ISU Agronomist Co-authors Natural Resources Roadmap

ISU Agronomist Co-authors Natural Resources Roadmap

Iowa State's Rick Cruse is a key author of a new national report on challenges facing natural resources.

An Iowa State University professor is a key author of a new national report on challenges facing natural resources. Richard Cruse, professor of agronomy and director of the Iowa Water Center at ISU, was lead author on the sustainability section of the new report, "Science, Education, and Outreach Roadmap for Natural Resources", released May 1 by the Association of Public and Land-grant Universities, or APLU.

Cruse worked with scientists at other public and land-grant universities to develop the report. Also making major contributions to the sustainability section of the report were ISU agronomy graduate students Karl Gesch and Victoria Scott.

THE NEXT 10 YEARS: The report details six "grand challenges" facing the U.S. in the areas of sustainability, water, climate change, agriculture, energy and education. The report recommends a series of research, education and outreach activities to meet these challenges over the next decade.

The report details six "grand challenges" facing the U.S. in the areas of sustainability, water, climate change, agriculture, energy and education. The report recommends a series of research, education and outreach activities to meet these challenges over the next decade.

Works with scientists at other universities to develop report
Cruse was part of a team of 35 scientists who authored the roadmap after receiving significant feedback from researchers at public and land-grant institutions across the country. USDA sponsored the report through a grant to Oregon State University, which then partnered with APLU.

"While there have been many high-level reports and strategic plans written about the topics covered by this report, most have tended to break natural resources into sub-disciplines representing particular resources: atmospheric, coastal, fisheries, forests, marine, rangelands, water, wildlife and others. Although universities frequently segregate these fields through disciplines, the resources themselves are all interrelated and need to be dealt with as a whole," the report says.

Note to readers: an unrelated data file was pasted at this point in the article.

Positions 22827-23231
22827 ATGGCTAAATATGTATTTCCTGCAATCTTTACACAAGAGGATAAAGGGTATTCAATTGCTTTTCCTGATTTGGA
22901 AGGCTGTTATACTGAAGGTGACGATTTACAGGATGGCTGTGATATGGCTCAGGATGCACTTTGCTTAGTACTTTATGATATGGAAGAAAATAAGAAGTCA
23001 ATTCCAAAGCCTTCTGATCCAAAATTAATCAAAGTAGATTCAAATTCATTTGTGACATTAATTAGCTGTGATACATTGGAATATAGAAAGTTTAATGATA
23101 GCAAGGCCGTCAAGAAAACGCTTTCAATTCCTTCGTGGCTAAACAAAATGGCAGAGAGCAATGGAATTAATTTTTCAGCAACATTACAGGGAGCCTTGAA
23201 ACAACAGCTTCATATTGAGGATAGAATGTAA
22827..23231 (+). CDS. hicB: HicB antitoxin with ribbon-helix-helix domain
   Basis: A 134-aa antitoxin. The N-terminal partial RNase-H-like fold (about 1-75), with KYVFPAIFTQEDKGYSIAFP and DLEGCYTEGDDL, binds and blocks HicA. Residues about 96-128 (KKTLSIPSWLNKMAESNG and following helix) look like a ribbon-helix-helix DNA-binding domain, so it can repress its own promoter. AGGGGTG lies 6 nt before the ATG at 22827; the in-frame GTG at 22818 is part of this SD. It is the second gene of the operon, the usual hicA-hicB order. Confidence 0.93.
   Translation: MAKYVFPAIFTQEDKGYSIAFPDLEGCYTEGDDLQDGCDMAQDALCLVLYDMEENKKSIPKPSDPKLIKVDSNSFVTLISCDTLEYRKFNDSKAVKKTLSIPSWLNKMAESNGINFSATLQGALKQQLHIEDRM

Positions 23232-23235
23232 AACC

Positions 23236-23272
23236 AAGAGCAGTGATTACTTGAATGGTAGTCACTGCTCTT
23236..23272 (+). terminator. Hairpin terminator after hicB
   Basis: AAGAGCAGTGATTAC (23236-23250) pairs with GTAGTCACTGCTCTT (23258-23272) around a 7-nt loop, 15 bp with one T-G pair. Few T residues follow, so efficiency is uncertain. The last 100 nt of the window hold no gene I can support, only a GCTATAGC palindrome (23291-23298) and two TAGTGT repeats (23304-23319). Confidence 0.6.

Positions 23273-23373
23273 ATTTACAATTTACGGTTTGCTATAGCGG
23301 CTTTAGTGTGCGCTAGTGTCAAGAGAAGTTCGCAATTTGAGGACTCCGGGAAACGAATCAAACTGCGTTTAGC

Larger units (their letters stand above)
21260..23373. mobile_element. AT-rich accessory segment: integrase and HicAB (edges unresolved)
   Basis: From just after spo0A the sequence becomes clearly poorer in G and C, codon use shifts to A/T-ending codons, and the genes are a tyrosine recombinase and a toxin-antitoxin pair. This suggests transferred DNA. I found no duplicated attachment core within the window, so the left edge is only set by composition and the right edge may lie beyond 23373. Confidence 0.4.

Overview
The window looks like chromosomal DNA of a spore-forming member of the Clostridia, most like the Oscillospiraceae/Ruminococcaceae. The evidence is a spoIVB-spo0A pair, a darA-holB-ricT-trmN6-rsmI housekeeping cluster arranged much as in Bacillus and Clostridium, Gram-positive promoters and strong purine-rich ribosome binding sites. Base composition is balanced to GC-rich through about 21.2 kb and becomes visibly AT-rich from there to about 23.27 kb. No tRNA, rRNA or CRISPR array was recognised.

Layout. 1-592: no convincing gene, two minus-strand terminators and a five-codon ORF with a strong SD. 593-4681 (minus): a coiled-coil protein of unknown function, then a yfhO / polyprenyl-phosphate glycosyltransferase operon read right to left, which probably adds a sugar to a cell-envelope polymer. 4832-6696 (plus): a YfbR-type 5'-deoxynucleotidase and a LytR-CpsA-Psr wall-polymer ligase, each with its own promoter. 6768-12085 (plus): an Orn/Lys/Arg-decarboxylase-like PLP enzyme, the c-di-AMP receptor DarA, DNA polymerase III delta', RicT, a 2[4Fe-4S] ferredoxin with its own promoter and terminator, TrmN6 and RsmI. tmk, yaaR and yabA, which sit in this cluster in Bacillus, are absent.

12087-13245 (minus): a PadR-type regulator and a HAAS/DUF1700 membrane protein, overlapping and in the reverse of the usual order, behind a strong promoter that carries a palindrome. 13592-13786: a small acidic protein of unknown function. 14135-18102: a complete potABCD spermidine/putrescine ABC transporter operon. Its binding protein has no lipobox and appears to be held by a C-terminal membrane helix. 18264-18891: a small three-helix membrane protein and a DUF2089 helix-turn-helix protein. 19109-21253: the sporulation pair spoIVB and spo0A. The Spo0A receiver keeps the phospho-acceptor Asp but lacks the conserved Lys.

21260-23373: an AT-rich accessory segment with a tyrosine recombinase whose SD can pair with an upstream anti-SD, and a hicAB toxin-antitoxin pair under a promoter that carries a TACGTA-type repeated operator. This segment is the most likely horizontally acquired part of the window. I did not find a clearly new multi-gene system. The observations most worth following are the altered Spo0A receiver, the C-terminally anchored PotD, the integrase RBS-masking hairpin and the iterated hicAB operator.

The goals of the roadmap are to:

  • Chart a path for natural resources research, education and outreach direction for public universities over the next five to 10 years;
  • Identify major challenges, knowledge gaps and priorities;
  • Provide guidance for policymakers in strategic planning and investment;
  • Support natural resources agencies, professional societies and non-governmental organizations in advocating for use of sound science in natural resources decision-making; and
  • Facilitate the development of interdisciplinary research, education and outreach teams focused on natural resources challenges.

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The six grand challenges addressed in the report are:
1) Sustainability
: The need to conserve and manage natural landscapes and maintain environmental quality while optimizing renewable resource productivity to meet increasing human demands for natural resources, particularly with respect to increasing water, food and energy demands.

2) Water: The need to restore, protect and conserve watersheds for biodiversity, water resources, pollution reduction and water security.

3) Climate change: The need to understand the impacts of climate change on our environment, including such aspects as disease transmission, air quality, water supply, ecosystems, fire, species survival and pest risk. Further, a comprehensive strategy is needed for managing natural resources to adapt to climate change.

4) Agriculture: The need to develop a sustainable, profitable and environmentally responsible agriculture industry.

5) Energy: The need to identify new and alternative renewable energy sources and improve the efficiency of existing renewable resource-based energy to meet increasing energy demands while reducing the ecological footprint of energy production and consumption.

6) Education: The need to maintain and strengthen natural resources education at our schools at all levels in order to have the informed citizenry, civic leaders, and practicing professionals needed to sustain the natural resources of the United States.

"Scientists at our public and land-grant universities have developed this report to more clearly identify the challenges we face and prioritize our research, education and outreach efforts," APLU President Peter McPherson said. "It provides a needed framework and should help guide policy decisions in the coming years."

APLU is a research, policy, and advocacy organization representing 235 public research universities, land-grant institutions, state university systems, and affiliated organizations. Founded in 1887 APLU is North America's oldest higher education association with member institutions in all 50 states, the District of Columbia, four U.S. territories, Canada and Mexico. Annually, APLU member campuses enroll 4.7 million undergraduates and 1.3 million graduate students, award 1.1 million degrees, employ 1.3 million faculty and staff, and conduct $41 billion in university-based research.

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